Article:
I guess I got out of a really horrible first relationship when I was 17. We’re just going to leave it at that. This dude was in school to be a pastor and it was an abusive, manipulative relationship. It was scary to me that someone preparing to “lead people” was like that. That was a pretty big sign apart from the fact that he was not a nice person. You don’t find those things out right away—that’s the thing. Maybe a way for people to realize that they’re in negative relationships is to think if you would want that person to be leading a group of your friends. It’s not even like I’m a practicing Christian or anything. But in the way of “leading,” I mean any authoritative figure. Is this a leader? Is this a trustworthy person who is empathetic or compassionate? Asking those simple questions when you’re in a relationship helps. Would you want other people to be in a give-and-take relationship with this person? That helps turn some lights on. Those were the things that freaked me out, realizing this person would tell people what they should be practicing or aiming for in religion, but how unsafe a job that was for someone who was being gross and bad to the person they were dating. You just don’t want that in that environment.
The best was, well, I don’t have a lot of memories popping up. I know that I did go to the mountains in Georgia with my family that year to a place called Ellijay, Georgia. That was really, really nice. It was a nice time. We got a cabin in October. The leaves were changing and it was a good time to be in the mountains. There was nothing happening and nothing around. It’s a little mountain town with all of these forests and trails. So we hiked and chilled and made apple pie. It was very cozy. I tried to watch Avengers on that trip and fell asleep two times, so I accepted I’d never get into it.
It’s weird to think about not actually remembering highlights from years of your life. I guess that year was just really weird. I moved back home and went back to work at a coffee shop that I was working at. Tried to work at Subway for four months and that was bad. Wow. Those are the highlights I can remember from that moment… which feels sad.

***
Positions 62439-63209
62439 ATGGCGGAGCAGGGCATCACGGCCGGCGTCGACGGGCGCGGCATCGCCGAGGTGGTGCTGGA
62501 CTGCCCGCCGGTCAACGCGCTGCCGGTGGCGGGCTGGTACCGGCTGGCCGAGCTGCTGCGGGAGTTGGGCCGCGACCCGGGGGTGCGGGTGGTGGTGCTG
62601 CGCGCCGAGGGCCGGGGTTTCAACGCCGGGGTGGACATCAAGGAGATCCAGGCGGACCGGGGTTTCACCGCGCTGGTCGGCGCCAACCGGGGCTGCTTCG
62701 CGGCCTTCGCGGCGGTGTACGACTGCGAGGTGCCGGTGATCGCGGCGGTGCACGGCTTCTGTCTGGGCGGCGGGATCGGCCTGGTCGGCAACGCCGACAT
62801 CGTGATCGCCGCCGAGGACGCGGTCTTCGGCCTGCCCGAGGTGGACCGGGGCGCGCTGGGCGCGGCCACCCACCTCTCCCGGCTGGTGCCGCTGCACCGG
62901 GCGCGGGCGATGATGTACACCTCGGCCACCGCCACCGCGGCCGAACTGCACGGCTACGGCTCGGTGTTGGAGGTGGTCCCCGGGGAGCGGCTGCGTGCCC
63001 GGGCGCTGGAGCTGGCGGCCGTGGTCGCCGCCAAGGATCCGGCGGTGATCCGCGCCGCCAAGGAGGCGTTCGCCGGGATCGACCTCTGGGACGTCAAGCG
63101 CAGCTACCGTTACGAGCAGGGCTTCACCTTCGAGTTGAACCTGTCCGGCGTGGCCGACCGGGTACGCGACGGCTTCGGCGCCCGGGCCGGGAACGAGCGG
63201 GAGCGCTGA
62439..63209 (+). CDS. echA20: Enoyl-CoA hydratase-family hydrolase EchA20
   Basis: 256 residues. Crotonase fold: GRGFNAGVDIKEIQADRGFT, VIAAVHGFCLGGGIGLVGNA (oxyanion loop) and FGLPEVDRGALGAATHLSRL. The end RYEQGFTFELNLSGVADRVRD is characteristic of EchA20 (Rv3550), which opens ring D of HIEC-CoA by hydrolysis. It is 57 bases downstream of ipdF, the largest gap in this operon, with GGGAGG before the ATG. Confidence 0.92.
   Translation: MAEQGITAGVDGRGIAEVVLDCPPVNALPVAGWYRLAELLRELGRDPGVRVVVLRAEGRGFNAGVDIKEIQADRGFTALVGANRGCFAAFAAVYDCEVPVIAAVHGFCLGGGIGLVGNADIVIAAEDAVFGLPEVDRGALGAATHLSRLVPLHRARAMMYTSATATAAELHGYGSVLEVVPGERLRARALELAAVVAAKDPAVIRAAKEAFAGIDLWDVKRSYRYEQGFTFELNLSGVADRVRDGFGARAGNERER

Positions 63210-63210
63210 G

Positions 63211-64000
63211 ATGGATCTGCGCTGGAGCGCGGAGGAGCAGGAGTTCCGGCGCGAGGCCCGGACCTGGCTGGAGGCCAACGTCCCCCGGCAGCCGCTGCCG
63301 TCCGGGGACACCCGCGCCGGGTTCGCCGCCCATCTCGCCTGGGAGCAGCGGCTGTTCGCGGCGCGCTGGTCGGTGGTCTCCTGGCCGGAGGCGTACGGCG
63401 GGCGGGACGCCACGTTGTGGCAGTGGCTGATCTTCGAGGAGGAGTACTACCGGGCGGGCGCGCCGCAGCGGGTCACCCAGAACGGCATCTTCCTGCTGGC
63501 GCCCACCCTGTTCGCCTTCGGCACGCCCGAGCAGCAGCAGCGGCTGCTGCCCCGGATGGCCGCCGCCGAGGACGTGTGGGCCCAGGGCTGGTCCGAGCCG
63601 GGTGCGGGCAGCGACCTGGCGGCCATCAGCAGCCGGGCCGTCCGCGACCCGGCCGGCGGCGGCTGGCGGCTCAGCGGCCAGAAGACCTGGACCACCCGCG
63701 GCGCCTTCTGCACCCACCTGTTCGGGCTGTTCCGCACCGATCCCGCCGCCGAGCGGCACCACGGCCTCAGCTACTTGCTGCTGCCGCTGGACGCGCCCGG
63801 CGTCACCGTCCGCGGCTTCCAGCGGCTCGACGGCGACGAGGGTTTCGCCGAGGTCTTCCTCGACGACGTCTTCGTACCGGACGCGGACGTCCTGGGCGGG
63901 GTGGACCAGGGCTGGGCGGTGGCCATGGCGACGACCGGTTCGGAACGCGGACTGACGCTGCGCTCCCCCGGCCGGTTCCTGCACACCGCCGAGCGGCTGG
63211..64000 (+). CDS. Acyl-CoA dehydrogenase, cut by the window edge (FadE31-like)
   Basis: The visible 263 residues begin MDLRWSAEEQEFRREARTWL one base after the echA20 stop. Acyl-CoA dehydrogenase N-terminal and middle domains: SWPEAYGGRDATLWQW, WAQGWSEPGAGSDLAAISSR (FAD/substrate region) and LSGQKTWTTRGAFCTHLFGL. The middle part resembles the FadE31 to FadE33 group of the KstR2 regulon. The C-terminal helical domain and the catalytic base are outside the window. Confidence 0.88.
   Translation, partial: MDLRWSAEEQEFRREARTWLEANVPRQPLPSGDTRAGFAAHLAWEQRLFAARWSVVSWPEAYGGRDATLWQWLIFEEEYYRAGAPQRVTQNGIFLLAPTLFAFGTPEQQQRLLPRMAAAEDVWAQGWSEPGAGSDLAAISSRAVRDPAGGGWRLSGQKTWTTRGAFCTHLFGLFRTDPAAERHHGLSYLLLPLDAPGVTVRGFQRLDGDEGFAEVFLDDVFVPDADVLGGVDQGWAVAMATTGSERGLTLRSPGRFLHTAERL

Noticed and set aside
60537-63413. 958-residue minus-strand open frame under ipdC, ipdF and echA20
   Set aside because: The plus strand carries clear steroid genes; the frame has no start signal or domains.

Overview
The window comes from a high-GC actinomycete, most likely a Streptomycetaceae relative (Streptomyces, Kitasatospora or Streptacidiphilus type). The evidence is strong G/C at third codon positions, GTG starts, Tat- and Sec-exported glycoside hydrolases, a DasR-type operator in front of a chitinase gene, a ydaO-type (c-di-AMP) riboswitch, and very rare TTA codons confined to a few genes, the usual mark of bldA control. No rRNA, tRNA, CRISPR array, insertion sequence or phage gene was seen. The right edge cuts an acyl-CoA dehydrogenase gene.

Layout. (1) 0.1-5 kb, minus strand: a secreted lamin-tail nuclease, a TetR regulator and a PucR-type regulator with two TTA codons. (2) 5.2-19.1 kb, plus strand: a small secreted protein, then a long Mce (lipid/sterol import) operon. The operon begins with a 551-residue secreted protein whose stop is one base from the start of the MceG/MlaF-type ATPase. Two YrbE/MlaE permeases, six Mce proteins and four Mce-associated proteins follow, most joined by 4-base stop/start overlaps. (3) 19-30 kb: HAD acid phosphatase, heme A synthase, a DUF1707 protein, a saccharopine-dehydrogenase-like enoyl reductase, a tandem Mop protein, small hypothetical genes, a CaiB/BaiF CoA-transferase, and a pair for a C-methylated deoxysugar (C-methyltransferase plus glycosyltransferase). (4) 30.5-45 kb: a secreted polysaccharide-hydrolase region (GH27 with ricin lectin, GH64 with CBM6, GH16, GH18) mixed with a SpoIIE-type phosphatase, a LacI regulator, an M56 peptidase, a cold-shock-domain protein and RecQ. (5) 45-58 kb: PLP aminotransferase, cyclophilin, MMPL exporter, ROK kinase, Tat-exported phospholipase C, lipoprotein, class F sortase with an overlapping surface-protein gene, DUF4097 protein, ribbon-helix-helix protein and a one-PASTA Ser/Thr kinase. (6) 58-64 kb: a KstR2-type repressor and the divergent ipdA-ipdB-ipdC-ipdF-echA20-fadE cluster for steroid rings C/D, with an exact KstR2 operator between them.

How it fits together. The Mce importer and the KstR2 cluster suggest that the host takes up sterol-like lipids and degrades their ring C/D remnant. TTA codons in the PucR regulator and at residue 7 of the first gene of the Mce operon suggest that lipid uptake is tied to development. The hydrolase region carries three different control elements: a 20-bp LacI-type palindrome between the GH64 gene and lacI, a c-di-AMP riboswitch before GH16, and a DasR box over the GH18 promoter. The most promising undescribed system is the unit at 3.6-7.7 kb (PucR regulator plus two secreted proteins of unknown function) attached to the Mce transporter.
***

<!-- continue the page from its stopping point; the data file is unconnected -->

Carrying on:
DIGBOSTON: How is self-care different from self-help?
TOMBERLIN: Oof. I could go on for days. Self-care honestly has been turned into this capitalist money pit. It’s not actually going to the spa weekly because nobody actually has money for that. It’s literally just practicing allowing yourself to take up space in healthy ways, I think. You have to create healthy boundaries for yourself in all ways. I think we hear “boundaries” as a kid and think, “Ew, boundaries, I’m king of whatever’s going on in my life.” You want to think you’re invincible. But not everyone has your best interest in heart, which is scary to realize, and that’s a very real thing. So instead of saying self-care, I think self-help is a term that should be used because those things are what help you take care of your mind and your body and your heart. Creating those healthy standards for yourself is important. Realizing when something is too much and do something to make it not so heavy on yourself. It’s different than fucking slapping on a face mask. It’s not going to fix your mind and make you less stressed out. That’s not reality. I could go on forever and ever. They may not be different things, but self-care in the way it’s sold to us right now is not actually self-care. It’s hiding behind buying things.
9) “Untitled 2”
DIGBOSTON: If you could change any part of your name (first name, middle name, or last name), which would you change?
TOMBERLIN: I mean, I like my name okay, but it’s annoying in the way that I introduce myself as Sarah Beth, because that’s what I’ve always gone by, yet people call me Sarah. Just Sarah. It feels weird because nobody actually calls me that. Only one person in my life has called me Sarah. That’s just weird to me. So I have one name I really like, but which part of my name would I change? I always liked the name Rowan. It’s just because I like a book series about Robin Hood’s daughter, and her name was Rowan. I remember thinking, “Yes, that name is tight!” I would probably change my name to Rowan because why not. We’ll say that. I guess maybe Rowan Beth sounds weird but cool. We’ll go with that.
DIGBOSTON: What are you looking forward to doing this upcoming February?
TOMBERLIN: Ooh! We’re going on a tour that I can’t talk about yet! Touring, but with a band that I really love a lot and am super stoked about touring with a lot. So I won’t mess up and say the name. That’s exciting to me and that’s happening in February.
For a noncareer thing, I don’t know. February is a weird month. Winter in general is long and weird. I don’t know what I’m looking forward to since everything revolves around touring, but I guess I’ll be looking forward to the fact that February means that winter is almost over. That’s what I guess I’m looking forward to.
TOMBERLIN. FRI 11.16. CAFE 939, 939 BOYLSTON ST., BOSTON. 8PM/ALL AGES/$12. BERKLEE.EDU/CAFE939